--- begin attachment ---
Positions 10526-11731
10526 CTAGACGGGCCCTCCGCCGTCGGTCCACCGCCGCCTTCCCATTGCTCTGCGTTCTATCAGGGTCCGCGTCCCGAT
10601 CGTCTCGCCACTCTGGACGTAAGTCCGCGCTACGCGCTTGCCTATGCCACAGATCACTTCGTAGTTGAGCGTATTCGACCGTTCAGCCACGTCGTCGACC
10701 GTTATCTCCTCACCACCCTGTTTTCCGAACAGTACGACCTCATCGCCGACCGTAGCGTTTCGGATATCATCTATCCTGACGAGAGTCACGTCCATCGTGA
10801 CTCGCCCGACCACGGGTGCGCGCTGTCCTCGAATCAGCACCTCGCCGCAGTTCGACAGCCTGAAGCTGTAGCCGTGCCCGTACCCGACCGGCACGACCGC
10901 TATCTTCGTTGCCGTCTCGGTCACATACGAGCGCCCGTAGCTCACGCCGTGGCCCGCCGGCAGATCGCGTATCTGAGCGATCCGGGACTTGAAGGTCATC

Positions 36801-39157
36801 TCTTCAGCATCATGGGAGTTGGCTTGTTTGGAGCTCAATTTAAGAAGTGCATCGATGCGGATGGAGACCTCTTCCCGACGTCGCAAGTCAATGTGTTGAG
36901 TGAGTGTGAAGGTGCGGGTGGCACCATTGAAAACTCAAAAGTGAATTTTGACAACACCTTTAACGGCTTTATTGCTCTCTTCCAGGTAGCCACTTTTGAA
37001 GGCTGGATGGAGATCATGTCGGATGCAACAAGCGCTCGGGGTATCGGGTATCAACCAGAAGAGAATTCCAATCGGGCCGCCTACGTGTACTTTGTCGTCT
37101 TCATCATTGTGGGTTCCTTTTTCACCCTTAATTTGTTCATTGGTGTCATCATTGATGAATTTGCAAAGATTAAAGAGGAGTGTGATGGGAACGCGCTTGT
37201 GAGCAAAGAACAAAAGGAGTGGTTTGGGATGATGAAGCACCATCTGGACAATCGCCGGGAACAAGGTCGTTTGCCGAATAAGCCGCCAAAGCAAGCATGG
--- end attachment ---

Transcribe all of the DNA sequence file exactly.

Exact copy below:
Positions 10526-11731
10526 CTAGACGGGCCCTCCGCCGTCGGTCCACCGCCGCCTTCCCATTGCTCTGCGTTCTATCAGGGTCCGCGTCCCGAT
10601 CGTCTCGCCACTCTGGACGTAAGTCCGCGCTACGCGCTTGCCTATGCCACAGATCACTTCGTAGTTGAGCGTATTCGACCGTTCAGCCACGTCGTCGACC
10701 GTTATCTCCTCACCACCCTGTTTTCCGAACAGTACGACCTCATCGCCGACCGTAGCGTTTCGGATATCATCTATCCTGACGAGAGTCACGTCCATCGTGA
10801 CTCGCCCGACCACGGGTGCGCGCTGTCCTCGAATCAGCACCTCGCCGCAGTTCGACAGCCTGAAGCTGTAGCCGTGCCCGTACCCGACCGGCACGACCGC
10901 TATCTTCGTTGCCGTCTCGGTCACATACGAGCGCCCGTAGCTCACGCCGTGGCCCGCCGGCAGATCGCGTATCTGAGCGATCCGGGACTTGAAGGTCATC

Positions 36801-39157
36801 TCTTCAGCATCATGGGAGTTGGCTTGTTTGGAGCTCAATTTAAGAAGTGCATCGATGCGGATGGAGACCTCTTCCCGACGTCGCAAGTCAATGTGTTGAG
36901 TGAGTGTGAAGGTGCGGGTGGCACCATTGAAAACTCAAAAGTGAATTTTGACAACACCTTTAACGGCTTTATTGCTCTCTTCCAGGTAGCCACTTTTGAA
37001 GGCTGGATGGAGATCATGTCGGATGCAACAAGCGCTCGGGGTATCGGGTATCAACCAGAAGAGAATTCCAATCGGGCCGCCTACGTGTACTTTGTCGTCT
37101 TCATCATTGTGGGTTCCTTTTTCACCCTTAATTTGTTCATTGGTGTCATCATTGATGAATTTGCAAAGATTAAAGAGGAGTGTGATGGGAACGCGCTTGT
37201 GAGCAAAGAACAAAAGGAGTGGTTTGGGATGATGAAGCACCATCTGGACAATCGCCGGGAACAAGGTCGTTTGCCGAATAAGCCGCCAAAGCAAGCATGG